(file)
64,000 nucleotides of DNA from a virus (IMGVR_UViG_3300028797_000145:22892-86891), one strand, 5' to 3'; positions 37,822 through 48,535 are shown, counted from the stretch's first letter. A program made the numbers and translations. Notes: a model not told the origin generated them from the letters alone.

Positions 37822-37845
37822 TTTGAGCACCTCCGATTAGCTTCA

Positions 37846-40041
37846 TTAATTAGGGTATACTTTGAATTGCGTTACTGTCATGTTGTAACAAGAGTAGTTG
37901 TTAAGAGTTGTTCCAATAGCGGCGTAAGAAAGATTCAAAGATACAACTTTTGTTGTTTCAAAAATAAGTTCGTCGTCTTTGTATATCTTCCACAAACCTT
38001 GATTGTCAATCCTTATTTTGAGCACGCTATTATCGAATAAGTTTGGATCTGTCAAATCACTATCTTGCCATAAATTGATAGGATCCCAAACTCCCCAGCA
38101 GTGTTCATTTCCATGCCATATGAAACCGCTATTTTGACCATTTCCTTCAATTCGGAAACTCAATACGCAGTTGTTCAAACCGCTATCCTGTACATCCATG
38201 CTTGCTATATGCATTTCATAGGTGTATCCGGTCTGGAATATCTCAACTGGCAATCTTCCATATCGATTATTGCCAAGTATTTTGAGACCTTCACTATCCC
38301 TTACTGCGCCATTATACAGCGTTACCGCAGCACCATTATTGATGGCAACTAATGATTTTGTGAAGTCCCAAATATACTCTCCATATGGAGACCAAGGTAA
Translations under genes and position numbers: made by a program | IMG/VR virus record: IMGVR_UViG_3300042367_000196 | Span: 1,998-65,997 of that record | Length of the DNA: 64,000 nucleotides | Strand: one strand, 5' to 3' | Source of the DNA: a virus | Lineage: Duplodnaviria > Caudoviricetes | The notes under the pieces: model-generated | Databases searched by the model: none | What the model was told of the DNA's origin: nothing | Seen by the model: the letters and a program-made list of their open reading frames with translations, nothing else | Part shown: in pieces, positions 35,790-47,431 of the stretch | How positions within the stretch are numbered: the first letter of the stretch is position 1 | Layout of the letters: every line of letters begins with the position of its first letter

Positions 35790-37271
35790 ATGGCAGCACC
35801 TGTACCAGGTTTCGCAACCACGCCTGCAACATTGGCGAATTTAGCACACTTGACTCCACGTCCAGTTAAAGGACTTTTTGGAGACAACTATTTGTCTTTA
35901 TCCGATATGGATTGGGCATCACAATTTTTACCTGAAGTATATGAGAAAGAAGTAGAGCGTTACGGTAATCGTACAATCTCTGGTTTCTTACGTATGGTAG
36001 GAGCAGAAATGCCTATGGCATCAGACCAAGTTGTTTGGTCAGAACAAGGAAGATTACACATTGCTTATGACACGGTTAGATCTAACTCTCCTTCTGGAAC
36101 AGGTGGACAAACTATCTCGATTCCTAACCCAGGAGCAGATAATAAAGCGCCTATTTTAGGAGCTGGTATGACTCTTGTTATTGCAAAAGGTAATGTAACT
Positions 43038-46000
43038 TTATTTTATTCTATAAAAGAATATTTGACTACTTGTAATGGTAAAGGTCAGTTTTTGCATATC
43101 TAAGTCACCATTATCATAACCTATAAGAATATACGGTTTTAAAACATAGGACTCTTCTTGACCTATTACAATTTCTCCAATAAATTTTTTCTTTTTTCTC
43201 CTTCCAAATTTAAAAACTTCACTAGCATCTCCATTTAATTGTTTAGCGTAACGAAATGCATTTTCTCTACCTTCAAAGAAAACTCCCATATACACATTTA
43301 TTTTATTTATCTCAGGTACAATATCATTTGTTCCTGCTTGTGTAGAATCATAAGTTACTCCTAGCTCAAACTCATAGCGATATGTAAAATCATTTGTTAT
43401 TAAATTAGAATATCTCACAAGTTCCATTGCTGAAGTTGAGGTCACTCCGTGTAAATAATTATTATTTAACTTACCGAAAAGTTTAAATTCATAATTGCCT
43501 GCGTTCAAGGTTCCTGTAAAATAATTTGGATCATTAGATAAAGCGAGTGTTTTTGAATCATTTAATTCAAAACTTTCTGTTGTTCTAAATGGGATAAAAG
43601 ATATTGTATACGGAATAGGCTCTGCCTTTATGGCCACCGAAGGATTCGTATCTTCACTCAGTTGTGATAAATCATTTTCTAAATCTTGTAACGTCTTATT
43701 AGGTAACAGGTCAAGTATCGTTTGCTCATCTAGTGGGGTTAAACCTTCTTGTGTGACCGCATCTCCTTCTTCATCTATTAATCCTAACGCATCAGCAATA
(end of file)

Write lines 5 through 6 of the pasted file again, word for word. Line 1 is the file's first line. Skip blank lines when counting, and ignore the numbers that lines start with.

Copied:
37846 TTAATTAGGGTATACTTTGAATTGCGTTACTGTCATGTTGTAACAAGAGTAGTTG
37901 TTAAGAGTTGTTCCAATAGCGGCGTAAGAAAGATTCAAAGATACAACTTTTGTTGTTTCAAAAATAAGTTCGTCGTCTTTGTATATCTTCCACAAACCTT